Australia to Consider Climate Change Bill

By Tine Stausholm, Jan 21, 2020, 14:24 3 minute reading

If enacted by parliament, the National Framework for Adaptation and Action would address the challenges of climate change in the wake of massive wildfires.

Canberra, Australia. A view inside Senate chamber in Parliament House. © darylariawan/ 123RF.com

In the wake of horrific wildfires attributed in part to climate change, the Climate Change Bill 2020 (National Framework for Adaptation and Action), has been published and will be presented to Australia’s federal parliament.

If passed by the parliament, the bill would enable Australia to make an immediate and positive response to the risks, challenges and opportunities of climate change.

This is according to independent MP Zali Steggall, who is driving the bill, which is modeled on the U.K.’s Climate Change Act, passed in 2008, and mirrors framework laws in place in New Zealand and Ireland. Steggall’s bill sets a statutory, long-term target of net-zero emissions by 2050 and requires five yearly, economy-wide carbon budgets to meet the goal.

Australia was only the 10th country to ratify the Kigali Amendment to the Montreal Protocol on October 27, 2017, committing to a gradual 85% phase down of HFCs, which add to global warming, by 2036. The country’s HFC phase down started on January 1, 2018, and on January 1 this year, legal restrictions on HFCs and HCFCs in Australia were tightened as part of its HFC management plan.  In addition, in late 2017, Turnbull government proposed the National Energy Guarantee (NEG), to deal with rising energy prices in Australia and the lack of clarity for energy companies to invest in energy infrastructure.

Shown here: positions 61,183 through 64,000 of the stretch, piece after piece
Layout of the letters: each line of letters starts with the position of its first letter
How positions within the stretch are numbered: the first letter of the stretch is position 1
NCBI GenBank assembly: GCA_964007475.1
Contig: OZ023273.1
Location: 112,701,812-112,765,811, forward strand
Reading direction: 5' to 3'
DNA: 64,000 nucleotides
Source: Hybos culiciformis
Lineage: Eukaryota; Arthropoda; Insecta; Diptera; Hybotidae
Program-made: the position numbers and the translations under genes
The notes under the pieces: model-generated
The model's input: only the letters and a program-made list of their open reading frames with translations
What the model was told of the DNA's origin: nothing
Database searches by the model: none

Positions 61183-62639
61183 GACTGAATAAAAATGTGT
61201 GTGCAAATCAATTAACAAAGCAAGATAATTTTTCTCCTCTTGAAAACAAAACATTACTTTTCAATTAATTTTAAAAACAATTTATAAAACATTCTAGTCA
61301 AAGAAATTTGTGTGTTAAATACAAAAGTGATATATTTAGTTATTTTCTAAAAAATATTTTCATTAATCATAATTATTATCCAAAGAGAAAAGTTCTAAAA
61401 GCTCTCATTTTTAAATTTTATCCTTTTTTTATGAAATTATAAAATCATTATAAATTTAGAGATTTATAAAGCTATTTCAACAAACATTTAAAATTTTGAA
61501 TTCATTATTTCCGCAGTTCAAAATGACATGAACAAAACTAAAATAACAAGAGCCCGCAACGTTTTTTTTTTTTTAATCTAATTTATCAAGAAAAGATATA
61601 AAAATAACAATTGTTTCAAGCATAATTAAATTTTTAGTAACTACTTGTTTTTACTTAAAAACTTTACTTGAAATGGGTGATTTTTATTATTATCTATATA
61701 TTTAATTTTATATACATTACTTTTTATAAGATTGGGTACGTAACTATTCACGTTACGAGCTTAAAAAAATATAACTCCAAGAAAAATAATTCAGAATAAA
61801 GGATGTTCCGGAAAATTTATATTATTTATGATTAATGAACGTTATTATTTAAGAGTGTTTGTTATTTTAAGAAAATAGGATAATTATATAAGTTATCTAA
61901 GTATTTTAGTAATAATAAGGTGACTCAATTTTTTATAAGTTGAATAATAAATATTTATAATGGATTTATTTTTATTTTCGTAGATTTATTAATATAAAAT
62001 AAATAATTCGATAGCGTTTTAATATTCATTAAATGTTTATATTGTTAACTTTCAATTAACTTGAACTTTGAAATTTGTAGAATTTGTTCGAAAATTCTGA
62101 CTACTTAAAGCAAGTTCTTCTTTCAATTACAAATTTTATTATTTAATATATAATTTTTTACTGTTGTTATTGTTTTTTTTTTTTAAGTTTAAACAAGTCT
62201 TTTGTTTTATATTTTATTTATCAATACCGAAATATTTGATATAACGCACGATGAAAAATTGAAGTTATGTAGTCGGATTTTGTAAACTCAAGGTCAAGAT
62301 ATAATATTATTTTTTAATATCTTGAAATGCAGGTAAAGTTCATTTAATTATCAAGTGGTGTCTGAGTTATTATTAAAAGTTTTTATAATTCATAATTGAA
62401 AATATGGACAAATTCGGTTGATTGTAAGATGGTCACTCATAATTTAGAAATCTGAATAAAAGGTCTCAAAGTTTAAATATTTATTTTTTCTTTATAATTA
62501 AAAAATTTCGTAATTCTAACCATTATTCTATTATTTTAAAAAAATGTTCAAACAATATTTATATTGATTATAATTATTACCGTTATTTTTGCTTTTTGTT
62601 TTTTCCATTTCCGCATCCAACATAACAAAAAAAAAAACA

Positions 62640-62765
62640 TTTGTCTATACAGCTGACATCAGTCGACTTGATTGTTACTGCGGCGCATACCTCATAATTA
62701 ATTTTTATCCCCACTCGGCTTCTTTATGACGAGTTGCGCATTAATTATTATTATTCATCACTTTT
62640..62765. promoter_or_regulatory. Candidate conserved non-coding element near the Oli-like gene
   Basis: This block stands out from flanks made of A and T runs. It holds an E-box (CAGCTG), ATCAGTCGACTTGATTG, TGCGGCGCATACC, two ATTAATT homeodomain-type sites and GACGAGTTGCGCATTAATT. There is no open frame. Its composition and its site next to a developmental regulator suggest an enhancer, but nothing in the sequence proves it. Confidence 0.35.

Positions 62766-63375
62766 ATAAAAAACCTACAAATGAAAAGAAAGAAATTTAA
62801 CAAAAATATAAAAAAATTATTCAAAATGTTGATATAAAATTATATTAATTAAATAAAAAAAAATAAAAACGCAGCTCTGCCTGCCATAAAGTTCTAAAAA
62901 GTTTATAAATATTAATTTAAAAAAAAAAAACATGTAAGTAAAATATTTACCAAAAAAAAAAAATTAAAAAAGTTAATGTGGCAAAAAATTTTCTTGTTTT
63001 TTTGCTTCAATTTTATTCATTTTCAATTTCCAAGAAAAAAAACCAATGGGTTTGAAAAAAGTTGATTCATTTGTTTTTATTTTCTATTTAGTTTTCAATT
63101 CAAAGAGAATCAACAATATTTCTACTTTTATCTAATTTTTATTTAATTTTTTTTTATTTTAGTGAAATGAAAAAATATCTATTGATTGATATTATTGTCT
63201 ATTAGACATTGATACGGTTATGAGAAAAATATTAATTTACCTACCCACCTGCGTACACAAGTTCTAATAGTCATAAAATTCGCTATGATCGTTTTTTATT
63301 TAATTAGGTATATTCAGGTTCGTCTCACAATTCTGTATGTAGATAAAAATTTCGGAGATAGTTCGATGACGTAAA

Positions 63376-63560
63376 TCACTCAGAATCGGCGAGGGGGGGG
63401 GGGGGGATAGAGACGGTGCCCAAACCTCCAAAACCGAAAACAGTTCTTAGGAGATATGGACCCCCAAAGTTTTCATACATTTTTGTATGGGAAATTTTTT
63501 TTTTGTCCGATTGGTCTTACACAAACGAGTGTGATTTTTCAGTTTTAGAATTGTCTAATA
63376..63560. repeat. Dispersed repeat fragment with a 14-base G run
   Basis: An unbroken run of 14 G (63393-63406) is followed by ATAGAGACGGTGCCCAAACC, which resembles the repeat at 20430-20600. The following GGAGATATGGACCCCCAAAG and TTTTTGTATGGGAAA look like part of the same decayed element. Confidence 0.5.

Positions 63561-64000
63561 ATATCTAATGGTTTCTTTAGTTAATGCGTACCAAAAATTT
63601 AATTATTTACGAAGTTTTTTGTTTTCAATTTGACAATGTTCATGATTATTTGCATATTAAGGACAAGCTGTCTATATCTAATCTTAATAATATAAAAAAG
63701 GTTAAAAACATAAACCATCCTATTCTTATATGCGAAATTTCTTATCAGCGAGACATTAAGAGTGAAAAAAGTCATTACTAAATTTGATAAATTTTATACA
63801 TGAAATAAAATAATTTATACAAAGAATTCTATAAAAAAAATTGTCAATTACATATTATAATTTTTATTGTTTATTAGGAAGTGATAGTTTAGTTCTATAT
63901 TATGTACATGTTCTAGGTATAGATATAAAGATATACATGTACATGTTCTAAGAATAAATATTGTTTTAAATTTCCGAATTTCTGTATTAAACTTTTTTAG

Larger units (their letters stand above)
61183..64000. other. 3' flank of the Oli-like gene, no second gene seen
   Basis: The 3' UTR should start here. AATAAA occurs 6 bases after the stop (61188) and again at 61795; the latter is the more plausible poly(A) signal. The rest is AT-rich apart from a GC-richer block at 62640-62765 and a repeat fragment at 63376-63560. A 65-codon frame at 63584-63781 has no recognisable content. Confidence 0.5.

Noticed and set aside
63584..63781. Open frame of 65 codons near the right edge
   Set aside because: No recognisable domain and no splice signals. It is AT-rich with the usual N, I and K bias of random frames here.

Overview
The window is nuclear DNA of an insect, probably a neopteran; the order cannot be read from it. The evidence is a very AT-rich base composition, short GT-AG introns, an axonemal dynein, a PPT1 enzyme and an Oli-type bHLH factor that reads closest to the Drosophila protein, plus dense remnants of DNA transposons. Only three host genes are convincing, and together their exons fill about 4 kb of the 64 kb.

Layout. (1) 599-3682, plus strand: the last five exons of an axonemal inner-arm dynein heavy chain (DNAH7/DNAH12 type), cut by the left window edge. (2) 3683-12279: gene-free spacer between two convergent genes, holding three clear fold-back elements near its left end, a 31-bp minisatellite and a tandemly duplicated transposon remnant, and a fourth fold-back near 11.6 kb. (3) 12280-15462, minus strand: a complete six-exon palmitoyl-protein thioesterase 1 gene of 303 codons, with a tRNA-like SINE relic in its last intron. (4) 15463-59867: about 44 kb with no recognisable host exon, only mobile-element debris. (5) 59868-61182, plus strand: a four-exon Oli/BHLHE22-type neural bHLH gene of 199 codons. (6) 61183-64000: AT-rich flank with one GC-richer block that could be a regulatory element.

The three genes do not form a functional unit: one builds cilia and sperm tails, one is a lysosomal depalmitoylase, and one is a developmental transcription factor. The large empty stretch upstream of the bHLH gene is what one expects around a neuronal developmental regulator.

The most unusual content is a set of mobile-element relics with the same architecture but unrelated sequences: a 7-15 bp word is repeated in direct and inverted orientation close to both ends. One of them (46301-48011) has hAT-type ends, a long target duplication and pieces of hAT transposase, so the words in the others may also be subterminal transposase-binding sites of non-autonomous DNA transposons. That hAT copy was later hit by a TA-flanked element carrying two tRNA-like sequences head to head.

But according to Steggall, Australia needs to do more to meet its Paris agreement targets for 2030 to keep global warming to 1.5°C. “We need to look at our risk assessment across all sectors,” Steggall explained. In a video interview Steggall did with TV network ABC on January 10, 2020.

“To manage our economy and environment sensibly and responsibly, Australia must have strong national plans to adapt to increasing impacts of climate change, to reduce and mitigate its risks and to leverage its opportunities,” said Steggall in a recent blog post. The Climate Change Bill sets out a clear framework for national plans to be put in place and updated by the Australian Government, and for progress to be rigorously monitored and reported, the post explained.

The bill looks at a risk assessment across all sectors and an adaptation plan, said Stegall in the ABC interview. “It’s long overdue,” Steggall said. “I wish it was 10 years ago.” According to Steggall, the government is not doing enough with regards to climate change and a more long-term plan is needed. 

According to Steggall’s blog post, this national framework will ensure that Australia has: 

  1. A positive response to the challenges of climate change that is transparent and effective, and that pursues new opportunities, generational equity and just transitions.
  2. National plans for adapting to a changing climate, “so that the different parts of our continent and economy can respond positively to changing physical conditions and international policies.”
  3. National plans for reducing greenhouse gas emissions, to meet emissions-reduction targets that align with scientific imperatives, state governments and international commitments.
  4. Transparent monitoring, reporting and accountability for national adaptation planning and emission reduction actions, with an independent Climate Change Commission (CCC) to advise Government and Parliament.

Watch the Climate Change Bill Interview with ABC

By Tine Stausholm (@TStausholm)

Jan 21, 2020, 14:24




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